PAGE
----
Birds of A Feather Flock Together

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Twitcher photo via Wikipedia
Twitcher photo via Wikipedia

This column, That Nature Show, is about the nature right under your nose: in our backyards, playgrounds and parks! Stop and look around, you’ll be amazed at what surrounds you.

I’ve become a birder (in British English the pejorative is a “twitcher.”)  The kind of person for whom “the very mention of some exotic avian delight, a purple Peruvian rock thrush for example, sends them into paroxisms. They literally twitch; hence “twitchers.” I set out seed every day during the winter and it has been really wintry recently and I watch the birds from the bay window of the house eating and flocking with the kind of rapt attention Husb. has for Battlestar Galactica. 

Being a twitcher involves using great new vocabulary which is, in fact, one the the reasons I’m smitten. Some of the bird names are hilarious. There is an “Invisible Rail.” “Blue Footed Booby” makes my son, 9, laugh so hard he farts, and so does “Yellow-Bellied Sap Sucker.” Birding combines science and comedy.

A few weeks ago I took the kids to Irvine Nature Center‘s training for Project FeederWatch which is a citizen science project in which you and crazed twitcher loved ones can collect data to send to the Cornell Lab of Ornithology. We marched around in the cold with clipboards and learned to identify a purple finch. My son, 9, said, “I doubt any of my friends are doing this.”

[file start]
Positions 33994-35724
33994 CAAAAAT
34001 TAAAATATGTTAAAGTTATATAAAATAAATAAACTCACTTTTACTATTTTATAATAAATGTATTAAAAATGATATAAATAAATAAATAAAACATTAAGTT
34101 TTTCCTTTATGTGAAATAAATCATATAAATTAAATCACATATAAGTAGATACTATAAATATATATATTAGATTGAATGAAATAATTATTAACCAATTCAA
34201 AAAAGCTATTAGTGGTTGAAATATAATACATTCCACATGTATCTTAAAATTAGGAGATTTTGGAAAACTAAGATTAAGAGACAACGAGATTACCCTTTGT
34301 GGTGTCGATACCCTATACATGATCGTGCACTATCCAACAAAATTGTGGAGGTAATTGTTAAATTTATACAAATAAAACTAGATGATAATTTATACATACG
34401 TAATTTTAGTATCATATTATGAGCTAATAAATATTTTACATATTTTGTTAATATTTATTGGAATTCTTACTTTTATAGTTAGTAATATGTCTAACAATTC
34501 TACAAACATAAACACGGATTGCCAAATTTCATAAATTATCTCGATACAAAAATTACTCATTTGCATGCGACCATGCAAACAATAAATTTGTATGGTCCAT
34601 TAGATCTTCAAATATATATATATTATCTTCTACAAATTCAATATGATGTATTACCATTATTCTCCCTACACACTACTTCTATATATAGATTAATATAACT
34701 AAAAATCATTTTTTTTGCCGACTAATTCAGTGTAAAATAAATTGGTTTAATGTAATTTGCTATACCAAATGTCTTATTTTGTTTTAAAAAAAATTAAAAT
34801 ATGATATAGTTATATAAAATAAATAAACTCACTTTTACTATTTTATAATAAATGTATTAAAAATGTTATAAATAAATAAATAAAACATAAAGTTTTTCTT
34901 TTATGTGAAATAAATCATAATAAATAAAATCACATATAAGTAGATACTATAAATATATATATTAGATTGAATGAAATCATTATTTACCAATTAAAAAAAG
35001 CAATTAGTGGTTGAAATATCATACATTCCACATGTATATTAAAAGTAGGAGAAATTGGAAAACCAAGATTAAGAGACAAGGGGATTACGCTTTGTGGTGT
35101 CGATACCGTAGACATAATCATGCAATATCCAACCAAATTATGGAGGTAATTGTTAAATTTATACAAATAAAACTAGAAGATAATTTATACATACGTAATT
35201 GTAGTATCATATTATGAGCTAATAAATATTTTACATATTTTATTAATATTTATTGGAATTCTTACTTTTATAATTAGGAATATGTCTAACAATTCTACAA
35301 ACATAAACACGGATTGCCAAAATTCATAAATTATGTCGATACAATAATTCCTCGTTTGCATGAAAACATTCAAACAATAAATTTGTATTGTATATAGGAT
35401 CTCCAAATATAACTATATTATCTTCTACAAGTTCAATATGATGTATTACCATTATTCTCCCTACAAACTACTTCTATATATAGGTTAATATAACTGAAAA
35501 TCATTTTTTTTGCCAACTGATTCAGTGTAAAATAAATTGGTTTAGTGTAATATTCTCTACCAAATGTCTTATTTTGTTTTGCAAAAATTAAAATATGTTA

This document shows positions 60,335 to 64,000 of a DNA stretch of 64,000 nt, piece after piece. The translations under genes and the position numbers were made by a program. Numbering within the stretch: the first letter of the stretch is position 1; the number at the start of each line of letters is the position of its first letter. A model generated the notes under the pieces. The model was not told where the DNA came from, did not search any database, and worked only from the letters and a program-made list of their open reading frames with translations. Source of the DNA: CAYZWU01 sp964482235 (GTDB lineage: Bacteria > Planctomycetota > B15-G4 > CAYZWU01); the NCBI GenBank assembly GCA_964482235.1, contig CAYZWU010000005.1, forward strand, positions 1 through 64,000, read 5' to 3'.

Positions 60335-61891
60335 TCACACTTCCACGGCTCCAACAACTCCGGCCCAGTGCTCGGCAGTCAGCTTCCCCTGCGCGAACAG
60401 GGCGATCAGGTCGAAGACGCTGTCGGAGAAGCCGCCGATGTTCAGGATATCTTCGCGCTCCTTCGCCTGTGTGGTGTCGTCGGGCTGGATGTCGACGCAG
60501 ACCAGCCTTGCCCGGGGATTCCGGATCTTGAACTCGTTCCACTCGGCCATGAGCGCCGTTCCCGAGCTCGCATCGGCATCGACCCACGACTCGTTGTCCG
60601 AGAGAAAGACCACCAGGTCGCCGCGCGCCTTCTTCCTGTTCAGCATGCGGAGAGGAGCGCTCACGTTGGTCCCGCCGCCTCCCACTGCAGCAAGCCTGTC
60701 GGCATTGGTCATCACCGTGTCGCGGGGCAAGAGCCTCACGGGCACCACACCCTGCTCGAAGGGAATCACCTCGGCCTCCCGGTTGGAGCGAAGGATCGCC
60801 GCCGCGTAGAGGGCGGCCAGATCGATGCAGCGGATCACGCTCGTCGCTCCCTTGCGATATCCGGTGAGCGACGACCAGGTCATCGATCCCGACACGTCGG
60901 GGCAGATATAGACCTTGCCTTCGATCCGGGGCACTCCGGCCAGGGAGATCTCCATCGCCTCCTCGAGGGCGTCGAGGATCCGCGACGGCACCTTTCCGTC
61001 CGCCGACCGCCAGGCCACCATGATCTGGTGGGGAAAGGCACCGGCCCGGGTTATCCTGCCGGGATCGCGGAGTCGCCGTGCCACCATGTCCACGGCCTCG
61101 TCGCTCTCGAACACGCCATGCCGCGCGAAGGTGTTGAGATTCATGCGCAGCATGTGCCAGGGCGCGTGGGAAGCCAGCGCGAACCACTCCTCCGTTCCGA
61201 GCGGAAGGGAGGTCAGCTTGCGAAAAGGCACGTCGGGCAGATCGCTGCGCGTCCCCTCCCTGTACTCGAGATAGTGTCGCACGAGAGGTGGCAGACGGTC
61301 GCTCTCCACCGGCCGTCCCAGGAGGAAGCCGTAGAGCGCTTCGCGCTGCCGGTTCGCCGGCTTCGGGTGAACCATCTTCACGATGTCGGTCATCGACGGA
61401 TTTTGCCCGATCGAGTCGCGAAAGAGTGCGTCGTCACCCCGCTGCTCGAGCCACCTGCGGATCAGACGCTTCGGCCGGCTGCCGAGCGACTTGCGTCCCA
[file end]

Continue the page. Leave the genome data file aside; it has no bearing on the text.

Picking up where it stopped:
“Well,”  I said, “You come from a long line of birders. It’s in your blood.  He said, “My friends definitely won’t think that’s cool, Mom.” I say, in a quote attributed to  Chief Seattle, but possibly written by a Hollywood screen writer — the origins are murky at best according to the National Archives —  “‘You must treat the beasts as your brothers… if all the beasts were gone men would die from a great loneliness of spirit.'” My son gifts me with the biggest eyeroll ever.

Yet I persist. The central tenet of my parenting is the belief that kids should go outside. Play in the dirt. Make stick piles.  They have a concept  of a “field” only in the sense of a “soccer” and that’s so sad. I believe in saving kids from nature deficit disorder by saying things like, “Go play.” “Don’t forget your mittens.” Maybe I am a hands-off mother. Maybe I want them out of the house so I can finally tackle the mountain of laundry or make dinner without the interruption of them bickering over the iPad.

In any case, boy was I proud, I warbled and cooed with happiness, when the Irvine instructor showed us a taxidermied bird  to test our newfound bird-identification skills and my son shot his hand up and called out, “That’s a Nuthatch!”

 

 



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